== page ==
Monthly Archives: August 2010

Whipped Brown Butter & Vanilla Birthday Cake with Lemon Swiss Meringue Buttercream Frosting

Now that’s a mouthful, both on the page and in real life.

Our friend Marica had another birthday and, as our tradition goes, we had the pleasure of making the annual birthday cake.  She usually opts for chocolate cake with white frosting and, as such, we have made Devil’s Food Cake or Red Velvet Cake, rotating between the two, for the past many years.  This year, however, she declared that she wanted a white cake.  Say what?  Since I’m always up for  baking something new and different, I was quick to oblige.

She had no thoughts on the type of frosting and left it up to us to surprise her.  We polled our friend Justin, who would also be in attendance, and he voted for chocolate, trying to convince us that this was what the birthday girl would prefer. Turns out that this was his choice and the furthest thing from her mind.  Nice try and no chocolate for you!  It was her birthday after all.

After much deliberation, we decided on white cake with lemon curd between the layers and a lemon frosting.  However, the white cake we chose is so much more than just white cake.  It is made with brown butter that gets whipped forever in my favorite kitchen appliance, the Cuisinart stand mixer.  The recipe comes from The Sweet Life, the Chanterelle dessert cookbook, and honestly is the only white cake that I will ever make.  It is moist, light and fluffy.

I then found a recipe for Lemon Swiss Meringue Buttercream frosting.  The frosting gets its lemon flavor from lemon curd, which I had never made.  The curd is essentially egg yolks,  lemon zest, juice and sugar and has a bit of a tart, tangy taste with a pudding-like consistency.

So, we baked the cake, slathered the lemon curd between the layers and then finished it off with the lemon swiss meringue frosting.

Each bite of this cake is a taste sensation…a wonderful combination of moist cake, tangy lemon flavor and decadent rich frosting.

Happy Birthday, our dear treasured friend, and we can’t wait until next year.
Here are the recipes…



Filed under Cakes

Summer Borscht

Growing up in the land of take-out and fried chicken, I hated most vegetables. Beets were certainly out of the question. The closest I ever got to them as a child was when my sister used them in science class as an example of natural dyes for fabric.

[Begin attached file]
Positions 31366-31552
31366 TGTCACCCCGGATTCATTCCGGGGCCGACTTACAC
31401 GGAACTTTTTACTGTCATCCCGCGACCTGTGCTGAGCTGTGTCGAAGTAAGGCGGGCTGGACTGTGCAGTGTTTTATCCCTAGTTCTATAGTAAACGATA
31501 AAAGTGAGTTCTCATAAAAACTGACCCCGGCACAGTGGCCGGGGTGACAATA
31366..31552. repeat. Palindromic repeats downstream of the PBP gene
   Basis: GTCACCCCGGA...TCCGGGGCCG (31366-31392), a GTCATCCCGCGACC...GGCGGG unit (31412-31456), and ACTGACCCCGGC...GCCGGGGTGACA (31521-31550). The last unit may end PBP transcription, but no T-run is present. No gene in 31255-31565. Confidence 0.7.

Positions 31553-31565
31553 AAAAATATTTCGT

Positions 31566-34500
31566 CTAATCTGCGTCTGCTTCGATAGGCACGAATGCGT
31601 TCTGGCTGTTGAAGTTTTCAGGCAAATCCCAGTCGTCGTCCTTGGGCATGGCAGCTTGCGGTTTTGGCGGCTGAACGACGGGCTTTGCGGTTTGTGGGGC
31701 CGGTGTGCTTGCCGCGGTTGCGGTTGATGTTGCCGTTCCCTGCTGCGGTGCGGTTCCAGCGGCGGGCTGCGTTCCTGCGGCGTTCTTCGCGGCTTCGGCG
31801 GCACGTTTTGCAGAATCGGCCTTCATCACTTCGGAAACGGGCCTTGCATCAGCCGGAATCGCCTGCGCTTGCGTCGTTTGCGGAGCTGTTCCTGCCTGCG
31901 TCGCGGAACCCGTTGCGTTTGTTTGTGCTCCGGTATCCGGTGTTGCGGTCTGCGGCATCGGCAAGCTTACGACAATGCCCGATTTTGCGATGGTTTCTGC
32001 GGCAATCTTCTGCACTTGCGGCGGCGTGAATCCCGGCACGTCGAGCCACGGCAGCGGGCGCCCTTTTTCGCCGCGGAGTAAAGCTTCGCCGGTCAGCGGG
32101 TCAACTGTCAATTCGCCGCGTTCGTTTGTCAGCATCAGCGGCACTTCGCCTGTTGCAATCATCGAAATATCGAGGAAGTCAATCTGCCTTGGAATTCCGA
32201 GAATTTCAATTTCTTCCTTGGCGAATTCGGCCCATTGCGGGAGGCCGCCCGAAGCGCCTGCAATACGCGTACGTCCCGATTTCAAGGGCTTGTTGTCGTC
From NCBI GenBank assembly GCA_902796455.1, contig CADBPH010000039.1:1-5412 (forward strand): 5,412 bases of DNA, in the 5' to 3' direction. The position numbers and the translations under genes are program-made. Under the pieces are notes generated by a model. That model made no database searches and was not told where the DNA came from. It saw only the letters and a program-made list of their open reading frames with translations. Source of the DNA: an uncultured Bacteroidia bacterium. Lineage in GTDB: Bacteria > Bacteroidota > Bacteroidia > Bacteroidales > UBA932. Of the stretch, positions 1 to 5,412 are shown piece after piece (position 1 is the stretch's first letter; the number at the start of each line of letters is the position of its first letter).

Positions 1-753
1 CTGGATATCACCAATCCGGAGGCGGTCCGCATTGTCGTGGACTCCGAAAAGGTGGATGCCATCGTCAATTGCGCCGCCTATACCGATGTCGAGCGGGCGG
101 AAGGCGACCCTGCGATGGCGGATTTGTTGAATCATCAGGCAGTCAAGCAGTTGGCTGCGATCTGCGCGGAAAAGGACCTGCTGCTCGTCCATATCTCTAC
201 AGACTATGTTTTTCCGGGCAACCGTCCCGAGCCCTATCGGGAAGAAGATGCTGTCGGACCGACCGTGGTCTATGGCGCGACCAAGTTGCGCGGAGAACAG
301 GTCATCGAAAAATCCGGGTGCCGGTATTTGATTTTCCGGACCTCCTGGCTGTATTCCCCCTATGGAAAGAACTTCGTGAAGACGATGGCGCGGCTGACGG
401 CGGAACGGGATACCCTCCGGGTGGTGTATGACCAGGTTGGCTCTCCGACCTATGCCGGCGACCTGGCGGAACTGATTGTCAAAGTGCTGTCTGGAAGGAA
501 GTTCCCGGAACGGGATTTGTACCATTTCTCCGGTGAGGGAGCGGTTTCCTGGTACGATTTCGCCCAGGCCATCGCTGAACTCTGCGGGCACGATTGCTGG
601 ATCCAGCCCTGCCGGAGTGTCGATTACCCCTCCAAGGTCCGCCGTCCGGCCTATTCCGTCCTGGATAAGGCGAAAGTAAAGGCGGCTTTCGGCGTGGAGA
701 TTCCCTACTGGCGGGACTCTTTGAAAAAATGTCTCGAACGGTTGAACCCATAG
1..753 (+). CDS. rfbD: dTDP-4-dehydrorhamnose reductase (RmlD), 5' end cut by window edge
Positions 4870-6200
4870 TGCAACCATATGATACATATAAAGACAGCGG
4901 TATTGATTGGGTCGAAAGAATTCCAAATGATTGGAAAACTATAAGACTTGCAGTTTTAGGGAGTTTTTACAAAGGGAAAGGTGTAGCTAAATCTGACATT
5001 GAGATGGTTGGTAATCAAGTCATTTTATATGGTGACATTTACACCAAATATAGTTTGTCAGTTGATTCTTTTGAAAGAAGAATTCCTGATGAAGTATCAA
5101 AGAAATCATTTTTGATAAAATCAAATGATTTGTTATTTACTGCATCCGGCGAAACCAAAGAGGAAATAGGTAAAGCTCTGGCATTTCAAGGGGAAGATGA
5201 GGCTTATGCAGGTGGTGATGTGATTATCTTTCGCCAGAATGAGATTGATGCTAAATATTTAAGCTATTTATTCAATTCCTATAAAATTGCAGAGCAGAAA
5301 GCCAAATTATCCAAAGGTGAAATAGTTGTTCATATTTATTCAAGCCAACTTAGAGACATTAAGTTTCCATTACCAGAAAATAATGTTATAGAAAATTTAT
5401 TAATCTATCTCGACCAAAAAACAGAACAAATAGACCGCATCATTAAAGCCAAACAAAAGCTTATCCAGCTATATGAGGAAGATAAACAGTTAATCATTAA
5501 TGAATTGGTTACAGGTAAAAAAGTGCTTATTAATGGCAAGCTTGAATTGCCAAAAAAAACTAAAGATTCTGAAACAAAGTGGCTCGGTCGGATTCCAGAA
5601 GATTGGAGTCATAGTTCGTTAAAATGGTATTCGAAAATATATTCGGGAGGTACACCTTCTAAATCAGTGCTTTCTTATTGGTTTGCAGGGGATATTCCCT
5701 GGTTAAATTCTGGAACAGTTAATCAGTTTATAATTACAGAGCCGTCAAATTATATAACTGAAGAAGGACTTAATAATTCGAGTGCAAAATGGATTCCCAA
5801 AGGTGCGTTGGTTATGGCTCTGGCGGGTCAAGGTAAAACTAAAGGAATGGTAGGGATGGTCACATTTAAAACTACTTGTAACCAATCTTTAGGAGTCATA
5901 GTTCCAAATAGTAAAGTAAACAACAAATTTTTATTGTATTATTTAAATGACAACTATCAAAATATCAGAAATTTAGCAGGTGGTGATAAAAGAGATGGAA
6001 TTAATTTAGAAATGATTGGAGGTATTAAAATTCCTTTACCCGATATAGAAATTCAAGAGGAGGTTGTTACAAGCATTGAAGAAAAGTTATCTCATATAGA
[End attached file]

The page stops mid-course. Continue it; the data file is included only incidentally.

Well, things  have changed.  I now eat beets often and in a variety of ways.  It’s hard to beat a farm market beet cooked and sliced in a nice summer salad.

Every so often, and especially in the summertime, we make this delicious and refreshing cold soup, courtesy of Ina Garten, the Barefoot Contessa, lightening it up where we can by using fat-free sour cream, for example.

Although the entire thing comes together in under an hour, don’t forget to let the soup rest in the refrigerator  for four hours or so for the flavors to fully develop.

Beets aren’t just for dying fabric anymore!

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Filed under Soups

ANZAC Biscuits

M is out of cookies!

He informed me the other day that he had depleted his frozen back stock and asked that I make his now current favorite Almond Spice Wafers. Even though I prefer to try something new, I went ahead and made them. There, happy?

I then starting looking around for something new to make as well and came across this recipe for ANZAC biscuits. The name caught my eye and, after further research, I discovered that these biscuits / cookies were sent to soldiers of the Australian and New Zealand Army Corps (ANZAC) during World War I. The ingredients did not spoil during transit and therefore the biscuits could withstand long transit times.

I read a little further and realized that these are essentially an egg-less oatmeal cookie with coconut. I made them and they are fantastic. Crunchy and chewy at the same time.

So, now M’s cookie jar is full, for another week anyway.

Here is the recipe…


Filed under Cookies


Let’s cool off with a nice Italian apéritif, shall we?

A few years back, we purchased a bottle of Campari, thinking we might enjoy the popular Campari and Soda.  It was perhaps a bit too bitter, and the drink didn’t make it into our repertoire.

Then, last winter, we discovered a recipe for this Negroni in the January issue of Gourmet.  We pulled out the dusty bottle of Campari, tried this recipe and liked it right away.  However, we both agreed that it was more of a summer drink than a winter drink.  Well, summer is here!

Don’t be fooled by the color.  This is not a sweet punch-like concoction.  Gin and Campari combine with the sweet vermouth for a slightly sweet, slightly bitter, yet extremely refreshing beverage.  Enjoy!

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Filed under Alcoholic, Beverages